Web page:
The two leaders welcomed the participation of S N Bose National Centre for Basic Sciences as a member of the Quantum Economic Development Consortium…reports Asian Lite News
India and the US said they have started talks to put in place a strategic framework for human space flight by year-end as they plan to send an Indian astronaut to the International Space Station in 2024.
President Joe Biden also congratulated Prime Minister Narendra Modi on the historic landing of Chandrayaan-3 at the south polar region of the Moon and the success of Aditya-L1 solar mission.
“Determined to deepen our partnership in outer space exploration, ISRO and the National Aeronautics and Space Administration (NASA) have commenced discussions on modalities, capacity building, and training for mounting a joint effort to the International Space Station in 2024, and are continuing efforts to finalise a strategic framework for human space flight cooperation by the end of 2023,” said a joint statement issued after the 52-minute talks between the two leaders.
During Modi’s visit to the US in June, Biden had announced India and the US were collaborating to send an astronaut to the international space station in 2024.
“India and the United States also intend to increase coordination on planetary defence to protect planet Earth and space assets from the impact of asteroids and near-Earth objects, including US support for India’s participation in asteroid detection and tracking via the Minor Planet Center,” the joint statement said.
“Having set a course to reach new frontiers across all sectors of space cooperation, the leaders welcomed efforts towards establishment of a Working Group for commercial space collaboration under the existing India-U.S. Civil Space Joint Working Group,” the joint statement said.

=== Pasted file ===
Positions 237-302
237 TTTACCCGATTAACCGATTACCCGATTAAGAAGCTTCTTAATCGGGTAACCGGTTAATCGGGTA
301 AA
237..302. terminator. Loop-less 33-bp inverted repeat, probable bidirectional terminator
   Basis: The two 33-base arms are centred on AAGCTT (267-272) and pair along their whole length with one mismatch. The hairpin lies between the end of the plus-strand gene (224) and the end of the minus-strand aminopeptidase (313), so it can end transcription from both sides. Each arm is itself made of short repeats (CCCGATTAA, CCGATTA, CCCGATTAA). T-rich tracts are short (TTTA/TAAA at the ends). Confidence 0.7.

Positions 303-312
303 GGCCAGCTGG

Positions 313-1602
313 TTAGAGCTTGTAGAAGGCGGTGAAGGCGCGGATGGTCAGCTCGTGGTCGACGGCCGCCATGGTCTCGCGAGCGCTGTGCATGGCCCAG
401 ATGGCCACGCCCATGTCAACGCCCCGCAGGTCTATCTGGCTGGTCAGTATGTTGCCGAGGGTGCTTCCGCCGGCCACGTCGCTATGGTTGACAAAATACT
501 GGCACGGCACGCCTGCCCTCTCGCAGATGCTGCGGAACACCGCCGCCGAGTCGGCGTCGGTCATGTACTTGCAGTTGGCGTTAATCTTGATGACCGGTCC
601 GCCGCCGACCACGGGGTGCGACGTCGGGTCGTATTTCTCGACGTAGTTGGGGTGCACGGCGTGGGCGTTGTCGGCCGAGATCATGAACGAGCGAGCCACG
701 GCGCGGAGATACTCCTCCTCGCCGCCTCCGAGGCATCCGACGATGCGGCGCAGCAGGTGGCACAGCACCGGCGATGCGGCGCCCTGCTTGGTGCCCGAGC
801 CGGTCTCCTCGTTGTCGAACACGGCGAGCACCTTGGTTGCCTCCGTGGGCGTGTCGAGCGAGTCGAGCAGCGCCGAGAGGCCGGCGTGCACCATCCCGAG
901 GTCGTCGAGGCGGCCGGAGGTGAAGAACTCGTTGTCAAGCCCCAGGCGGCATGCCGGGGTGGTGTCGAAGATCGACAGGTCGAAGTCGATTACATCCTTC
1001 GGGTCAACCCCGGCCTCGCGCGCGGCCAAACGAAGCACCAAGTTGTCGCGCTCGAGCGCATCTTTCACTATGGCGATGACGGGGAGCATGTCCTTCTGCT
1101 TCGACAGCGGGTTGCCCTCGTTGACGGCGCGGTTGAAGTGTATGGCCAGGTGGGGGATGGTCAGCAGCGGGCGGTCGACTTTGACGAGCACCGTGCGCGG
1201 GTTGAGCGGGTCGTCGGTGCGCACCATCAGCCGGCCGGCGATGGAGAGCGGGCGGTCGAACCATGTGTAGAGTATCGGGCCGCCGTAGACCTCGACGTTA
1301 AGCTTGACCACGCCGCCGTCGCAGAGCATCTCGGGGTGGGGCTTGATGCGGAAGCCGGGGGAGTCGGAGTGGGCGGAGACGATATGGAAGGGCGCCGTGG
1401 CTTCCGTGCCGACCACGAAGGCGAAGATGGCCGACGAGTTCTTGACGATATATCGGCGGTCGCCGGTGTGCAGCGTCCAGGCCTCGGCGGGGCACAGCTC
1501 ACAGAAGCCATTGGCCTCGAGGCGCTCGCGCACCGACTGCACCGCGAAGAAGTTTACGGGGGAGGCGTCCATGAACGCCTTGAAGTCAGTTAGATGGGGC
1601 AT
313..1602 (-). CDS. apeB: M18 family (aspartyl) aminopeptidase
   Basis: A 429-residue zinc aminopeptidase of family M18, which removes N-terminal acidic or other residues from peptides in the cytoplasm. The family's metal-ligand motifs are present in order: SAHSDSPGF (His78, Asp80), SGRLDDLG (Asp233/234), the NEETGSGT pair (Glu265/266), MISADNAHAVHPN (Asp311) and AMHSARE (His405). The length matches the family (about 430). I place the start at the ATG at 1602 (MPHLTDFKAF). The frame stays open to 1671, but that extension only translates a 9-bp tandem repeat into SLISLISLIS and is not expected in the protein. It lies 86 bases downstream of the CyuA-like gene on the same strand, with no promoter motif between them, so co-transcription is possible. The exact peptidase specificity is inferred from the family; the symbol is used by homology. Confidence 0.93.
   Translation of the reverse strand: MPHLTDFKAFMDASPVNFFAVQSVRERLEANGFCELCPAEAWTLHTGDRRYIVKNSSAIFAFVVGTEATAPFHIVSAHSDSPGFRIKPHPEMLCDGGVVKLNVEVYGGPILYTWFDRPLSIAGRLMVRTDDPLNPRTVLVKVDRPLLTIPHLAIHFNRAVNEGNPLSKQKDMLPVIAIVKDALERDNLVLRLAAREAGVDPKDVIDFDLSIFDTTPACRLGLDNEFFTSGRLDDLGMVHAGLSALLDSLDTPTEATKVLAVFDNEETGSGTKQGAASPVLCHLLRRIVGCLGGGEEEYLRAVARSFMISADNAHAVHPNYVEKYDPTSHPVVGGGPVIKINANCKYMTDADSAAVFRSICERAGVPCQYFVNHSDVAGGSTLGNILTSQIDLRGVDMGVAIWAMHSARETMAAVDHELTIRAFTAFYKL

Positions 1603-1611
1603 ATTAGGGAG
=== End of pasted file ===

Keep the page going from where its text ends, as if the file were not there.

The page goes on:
It said the US reiterated its commitment to working together with India in the quantum domain, both bilaterally and through the Quantum Entanglement Exchange, a platform to facilitate international quantum exchange opportunities.
The two leaders welcomed the participation of S N Bose National Centre for Basic Sciences as a member of the Quantum Economic Development Consortium.
It was also recognised that the Indian Institute of Technology (IIT) Bombay joined the Chicago Quantum Exchange as an international partner.
Sharing a vision of secure and trusted telecommunications, resilient supply chains, and global digital inclusion, Modi and Biden welcomed the signing of a Memorandum of Understanding (MoU) between Bharat 6G Alliance and Next G Alliance, operated by Alliance for Telecommunications Industry Solutions, as a first step towards deepening public-private cooperation between vendors and operators.
They further acknowledged the setting up of two Joint Task Forces focused on collaboration in the field of Open RAN and research and development in 5G/6G technologies, the joint statement said.
“A 5G Open RAN pilot in a leading Indian telecom operator will be undertaken by a US Open RAN manufacturer before field deployment. The leaders continue to look forward to the participation of Indian companies in the U.S. Rip and Replace Program,” it said, adding that Biden also welcomed India’s support for a Rip and Replace pilot in the United States.